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Development of a Targeted Adenoviral Vector Expressing HSV-TK for use in Breast Cancer Gene Therapy and Analysis through Positron Emission Tomography Open Access


Other title
Gene Therapy
Breast Cancer
Positron Emission Tomography
Type of item
Degree grantor
University of Alberta
Author or creator
DeSilva, Alan D
Supervisor and department
Hitt, Mary (Oncology)
Mercer, John (Oncology)
Examining committee member and department
Mittal, Suresh (Veterinary Medicine)
Wiebe, Leonard (Oncology)
Pasdar, Manijeh (Cell Biology)
Underhill, Alan (Oncology)
Hitt, Mary (Oncology)
Mercer, John (Oncology)
Department of Oncology
Experimental Oncology
Date accepted
Graduation date
Doctor of Philosophy
Degree level
While adenoviral (Ad) vectors are the most commonly used gene delivery vector for human gene therapy, improvements must be made to increase Ad specificity to tumors if they are to be used for cancer gene therapy. Our goal is to target adenoviral vectors to breast cancer (BrCa) cells to induce cell killing while reducing toxicity to non-tumor cells. We have generated a non-replicating BrCa-targeted adenoviral vector that utilizes a mammary-specific promoter (MPE2) to drive expression of a therapeutic gene, herpes simplex virus-1 thymidine kinase (HSV-TK). Cells expressing HSV-TK are sensitive to the prodrug ganciclovir (GCV). Thus, AdMPE2TK can induce BrCa-specific cell death when administered in combination with GCV. The expression of HSV-TK also allows cells to be visualized using positron emission tomography (PET) using radiolabeled PET substrates 3’-[18F]fluoro-3’-deoxythymidine ([18F]FLT) and 9-(4-[18F]fluoro-3-hydroxymethylbutyl)-guanine ([18F]FHBG). We first characterized the immunocompetent MTHJ murine breast cancer model as having high biological significance to human breast cancer and reveal its ability to uptake standard PET tracers. We then showed the BrCa specificity of the AdMPE2TK vector to kill BrCa cells in vitro in comparison to the non-specific AdCMVTK vector utilizing the cytomegalovirus promoter. Neither vector was shown to induce in vivo tumor regression, however the AdCMVTK vector caused liver toxicity in immunocompetent mice. In contrast, the AdMPE2TK vector did not induce any measurable toxicity, highlighting its specificity and potential for cancer gene therapy. Finally, using MTHJ murine tumor cells, in vitro cell uptake experiments revealed the ability of AdTK vectors to induce an increase in accumulation of [18F]FHBG. In vivo PET imaging was then used to evaluate the accumulation of [18F]FLT and [18F]FHBG in established MTHJ tumors injected with AdTK vectors, however no increase in accumulation was observed. This thesis outlines the first preclinical evaluation of the BrCa-specific MPE2 promoter to target HSV-TK for cancer gene therapy. We illustrate the ability of AdMPE2TK to induce a therapeutic effect in combination with GCV. In addition, this project represents the first imaging studies of an adenoviral vector utilizing the MPE2 promoter. This research outlines the potential of the MPE2 promoter and illustrates its application in BrCa gene therapy.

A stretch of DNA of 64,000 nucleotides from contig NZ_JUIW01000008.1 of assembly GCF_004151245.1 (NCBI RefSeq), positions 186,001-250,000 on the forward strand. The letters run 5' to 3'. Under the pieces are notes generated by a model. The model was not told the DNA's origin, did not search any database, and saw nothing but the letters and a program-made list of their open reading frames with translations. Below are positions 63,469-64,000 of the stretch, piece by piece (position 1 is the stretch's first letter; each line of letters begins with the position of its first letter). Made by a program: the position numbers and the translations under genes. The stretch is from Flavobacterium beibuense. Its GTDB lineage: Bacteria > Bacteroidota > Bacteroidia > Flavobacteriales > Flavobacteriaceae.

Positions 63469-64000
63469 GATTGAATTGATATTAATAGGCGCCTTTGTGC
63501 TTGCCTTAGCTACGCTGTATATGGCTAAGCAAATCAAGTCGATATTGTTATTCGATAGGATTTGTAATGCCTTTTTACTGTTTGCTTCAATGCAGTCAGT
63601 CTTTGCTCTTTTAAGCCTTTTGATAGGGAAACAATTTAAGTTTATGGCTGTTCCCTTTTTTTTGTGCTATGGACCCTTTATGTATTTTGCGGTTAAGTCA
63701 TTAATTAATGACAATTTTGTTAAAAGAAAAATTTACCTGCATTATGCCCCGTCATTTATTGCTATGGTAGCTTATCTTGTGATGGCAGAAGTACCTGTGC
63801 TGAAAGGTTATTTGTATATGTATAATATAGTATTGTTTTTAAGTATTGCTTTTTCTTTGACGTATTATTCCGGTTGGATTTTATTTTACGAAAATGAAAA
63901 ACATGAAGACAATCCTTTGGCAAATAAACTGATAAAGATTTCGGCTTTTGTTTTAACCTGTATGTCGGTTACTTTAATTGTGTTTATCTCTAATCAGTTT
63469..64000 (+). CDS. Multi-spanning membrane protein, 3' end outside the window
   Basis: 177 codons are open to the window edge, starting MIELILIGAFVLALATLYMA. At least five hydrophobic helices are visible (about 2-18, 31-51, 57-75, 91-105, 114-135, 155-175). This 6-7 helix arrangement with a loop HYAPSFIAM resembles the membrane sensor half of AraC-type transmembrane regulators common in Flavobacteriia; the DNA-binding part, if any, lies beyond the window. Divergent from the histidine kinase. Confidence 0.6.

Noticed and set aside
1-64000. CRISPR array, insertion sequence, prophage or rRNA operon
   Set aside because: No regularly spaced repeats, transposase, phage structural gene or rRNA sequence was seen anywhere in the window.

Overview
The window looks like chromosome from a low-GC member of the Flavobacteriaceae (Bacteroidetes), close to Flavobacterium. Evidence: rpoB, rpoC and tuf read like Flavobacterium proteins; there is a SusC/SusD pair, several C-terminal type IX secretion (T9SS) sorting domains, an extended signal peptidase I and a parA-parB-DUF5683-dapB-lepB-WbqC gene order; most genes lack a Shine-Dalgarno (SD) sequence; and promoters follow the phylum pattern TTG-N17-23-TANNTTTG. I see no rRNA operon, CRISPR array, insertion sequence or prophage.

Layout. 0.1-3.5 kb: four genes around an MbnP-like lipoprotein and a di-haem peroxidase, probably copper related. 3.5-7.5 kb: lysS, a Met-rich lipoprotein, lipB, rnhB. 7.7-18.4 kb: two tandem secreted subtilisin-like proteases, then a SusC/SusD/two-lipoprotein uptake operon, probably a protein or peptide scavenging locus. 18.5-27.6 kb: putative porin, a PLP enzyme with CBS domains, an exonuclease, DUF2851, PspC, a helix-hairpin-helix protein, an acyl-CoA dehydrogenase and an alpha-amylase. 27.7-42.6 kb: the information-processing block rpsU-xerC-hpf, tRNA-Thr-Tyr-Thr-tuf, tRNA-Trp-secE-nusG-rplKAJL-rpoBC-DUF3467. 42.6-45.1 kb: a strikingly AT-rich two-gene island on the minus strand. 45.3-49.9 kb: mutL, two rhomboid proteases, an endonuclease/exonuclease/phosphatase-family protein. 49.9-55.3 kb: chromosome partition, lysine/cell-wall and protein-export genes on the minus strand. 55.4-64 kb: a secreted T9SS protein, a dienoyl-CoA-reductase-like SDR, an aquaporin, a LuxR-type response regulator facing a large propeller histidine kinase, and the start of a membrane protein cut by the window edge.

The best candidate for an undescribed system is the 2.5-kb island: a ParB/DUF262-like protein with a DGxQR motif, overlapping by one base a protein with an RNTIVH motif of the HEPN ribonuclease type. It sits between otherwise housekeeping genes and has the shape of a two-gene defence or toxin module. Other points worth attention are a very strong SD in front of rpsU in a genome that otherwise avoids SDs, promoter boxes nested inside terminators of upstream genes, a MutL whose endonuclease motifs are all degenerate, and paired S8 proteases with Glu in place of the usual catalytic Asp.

Permission is hereby granted to the University of Alberta Libraries to reproduce single copies of this thesis and to lend or sell such copies for private, scholarly or scientific research purposes only. Where the thesis is converted to, or otherwise made available in digital form, the University of Alberta will advise potential users of the thesis of these terms. The author reserves all other publication and other rights in association with the copyright in the thesis and, except as herein before provided, neither the thesis nor any substantial portion thereof may be printed or otherwise reproduced in any material form whatsoever without the author's prior written permission.
Citation for previous publication
DeSilva A, Wuest M, Wang M, Hummel J, Mossman K, Wuest F, Hitt M. 2012. Comparative functional evaluation of immunocompetent mouse breast cancer models established from PyMT-tumors using small animal PET with [18F]FDG and [18F]FLT. Am J Nucl Med Mol Imaging 2(1):88-98.

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